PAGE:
Israeli PM Levi Eshkol Visits the White House

President and Mrs. Lyndon Johnson welcoming Prime Minister and Mrs. Eshkol in front of the White House in Washington, May 31, 1964. Standing left: Under Secretary of State George Ball and General Chester Clifton (Government Press Office, photo credit: Moshe Pridan)  


By the mid-1960s, the relationship between the United States and Israel had thawed considerably from the frosty tensions that followed the Suez Crisis ten years before. Still viewed as an illegitimate nation by much of the world, Israel found a powerful ally in the United States during a critical time for determining its continued existence – the threat of attack from the neighboring Arab states was gathering momentum and giving Israel heightened cause for concern. As luck would have it, United States President Lyndon B. Johnson invited Israeli Prime Minister Levi Eshkol to visit the White House in 1964, the most public display of American support for Israel since the young Jewish nation’s inception.

Prior to 1964, the American government had extended a cautious hand of friendship toward Israel. Former president Dwight Eisenhower expressed clear disdain for Israel’s invasion of the Sinai Peninsula in 1956 and demanded Israel end its tactic of preemptive warfare with Egypt, while his successor John F. Kennedy praised Israel in speeches but never offered an invitation to Washington, D.C. It was not until President Johnson took office that the United States began to truly lay the foundation for the close diplomatic relationship the two nations share today. Johnson understood the urgency of such an alliance. The United Arab Republic and Palestine Liberation Organization would each form in 1964, and share the objective of restoring Arab rule in Israel through violent struggle. Due to its geographical position, Israel had become an increasingly vital ally to the United States in its attempts to contain the spread of the Soviet Union’s sphere of influence in the Levant and general Middle East, as well as helping the United States to maintain proximity to the Suez Canal – one of the world’s vital trade routes. More specifically, perhaps, Prime Minister Eshkol visited Washington to discuss the urgent matter of Syria’s building a canal to divert major tributaries of the Jordan River away from Israel, a project the Arab League had sanctioned in January. Thus, the timing was ripe for a publicly-christened union of two like-minded administrations.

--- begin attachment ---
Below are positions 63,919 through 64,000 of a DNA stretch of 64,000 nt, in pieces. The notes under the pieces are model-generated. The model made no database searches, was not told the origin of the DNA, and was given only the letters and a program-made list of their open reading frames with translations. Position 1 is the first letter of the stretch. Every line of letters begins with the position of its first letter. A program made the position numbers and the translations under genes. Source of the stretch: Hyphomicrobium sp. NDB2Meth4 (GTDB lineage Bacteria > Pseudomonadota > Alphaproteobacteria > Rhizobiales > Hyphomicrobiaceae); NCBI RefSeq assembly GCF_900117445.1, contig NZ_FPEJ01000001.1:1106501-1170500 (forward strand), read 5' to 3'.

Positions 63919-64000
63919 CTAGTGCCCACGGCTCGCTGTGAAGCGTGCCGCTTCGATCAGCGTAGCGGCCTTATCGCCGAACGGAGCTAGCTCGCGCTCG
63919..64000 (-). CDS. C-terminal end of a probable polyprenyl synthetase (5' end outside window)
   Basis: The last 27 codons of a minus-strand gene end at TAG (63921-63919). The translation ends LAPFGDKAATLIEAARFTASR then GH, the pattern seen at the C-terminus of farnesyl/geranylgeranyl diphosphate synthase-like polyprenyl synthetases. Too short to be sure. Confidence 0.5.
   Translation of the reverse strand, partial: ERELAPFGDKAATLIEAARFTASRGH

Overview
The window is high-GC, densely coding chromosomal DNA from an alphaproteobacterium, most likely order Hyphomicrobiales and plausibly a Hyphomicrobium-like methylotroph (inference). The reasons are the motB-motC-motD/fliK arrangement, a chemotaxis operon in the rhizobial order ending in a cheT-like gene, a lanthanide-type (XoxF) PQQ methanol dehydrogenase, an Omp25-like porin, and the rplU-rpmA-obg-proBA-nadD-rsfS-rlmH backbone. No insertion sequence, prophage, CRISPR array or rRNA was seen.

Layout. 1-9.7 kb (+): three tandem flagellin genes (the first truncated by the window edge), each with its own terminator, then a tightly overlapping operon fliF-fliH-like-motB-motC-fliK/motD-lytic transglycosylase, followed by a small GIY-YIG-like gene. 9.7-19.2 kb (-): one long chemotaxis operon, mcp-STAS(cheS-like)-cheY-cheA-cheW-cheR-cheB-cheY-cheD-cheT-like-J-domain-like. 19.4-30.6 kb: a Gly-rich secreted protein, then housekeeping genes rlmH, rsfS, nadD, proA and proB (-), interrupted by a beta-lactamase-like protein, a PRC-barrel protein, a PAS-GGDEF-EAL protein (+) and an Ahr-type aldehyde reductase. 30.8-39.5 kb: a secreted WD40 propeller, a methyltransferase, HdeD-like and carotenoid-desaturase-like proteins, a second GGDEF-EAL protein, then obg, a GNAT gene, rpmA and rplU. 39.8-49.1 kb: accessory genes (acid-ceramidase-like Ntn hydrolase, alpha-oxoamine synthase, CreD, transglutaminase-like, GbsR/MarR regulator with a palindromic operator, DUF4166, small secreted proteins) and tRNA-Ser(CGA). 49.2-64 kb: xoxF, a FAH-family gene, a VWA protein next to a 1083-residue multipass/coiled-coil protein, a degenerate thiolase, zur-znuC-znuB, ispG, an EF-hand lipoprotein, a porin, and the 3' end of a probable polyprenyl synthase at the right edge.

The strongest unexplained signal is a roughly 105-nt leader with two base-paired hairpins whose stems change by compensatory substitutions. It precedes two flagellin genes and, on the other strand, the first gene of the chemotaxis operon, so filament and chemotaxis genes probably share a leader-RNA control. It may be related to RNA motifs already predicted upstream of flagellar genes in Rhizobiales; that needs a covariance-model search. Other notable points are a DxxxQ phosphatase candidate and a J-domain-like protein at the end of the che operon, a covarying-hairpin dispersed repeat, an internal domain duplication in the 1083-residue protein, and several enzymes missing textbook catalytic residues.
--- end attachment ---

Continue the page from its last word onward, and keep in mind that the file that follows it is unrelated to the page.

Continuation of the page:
P.M. Eshkol and Pres. Johnson in conversation at the White House in Washington. Their cordial personal relations may have to do with both men being farmers, and Eshkol would visit twice more in 1967  1968. Left, Israeli ambassador A. Harmon & the president’s advisor on Jewish Affairs, Feldman. (photo: Moshe Pridan)

In a joint statement on June 2, 1964, Eshkol and Johnson proclaimed their commitment to assist each other on key points of concern, including the territorial integrity of the nations of the Middle East and efforts to “de-salt” Israel’s topography to combat water scarcity and improve Israel’s relatively weak economy. In a continuation from previous regimes, Johnson reiterated American opposition to aggression in the Middle East, be it from Israel or the surrounding Arab states, but acknowledged Israel’s desire for peace in the region. Particularly critical was both leaders’ declaration of shared values and dedication to personal liberties and human dignity; this was a major reason why the United States had recognized Israel’s sovereignty in 1948 under Truman, and Israel’s status as a Western-aligned nation in a sea of Arab nationalism and communism endeared it to the American public despite occasionally defying their preferences. Although a footnote in the grand scheme of American-Israel relations, Levi Eshkol’s visit loomed large in symbolism as an important first in our era of many firsts.  

President Richard Nixon would, of course, visit Mao’s China and break precedent in 1972.  Relevant to this article, Nixon reciprocated LBJ’s invitation to Prime Minister Eshkol to come to Washington. In 1974, he would become the first American chief executive to go the other way – visit the State of Israel. Of all the places the President could have visited amidst the chaos closing in upon him with Watergate, he chose and prioritized Israel in the wake of the Yom Kippur War – six short weeks before he submitted his letter of resignation to Secretary of State Kissinger on August 8, 1974. 

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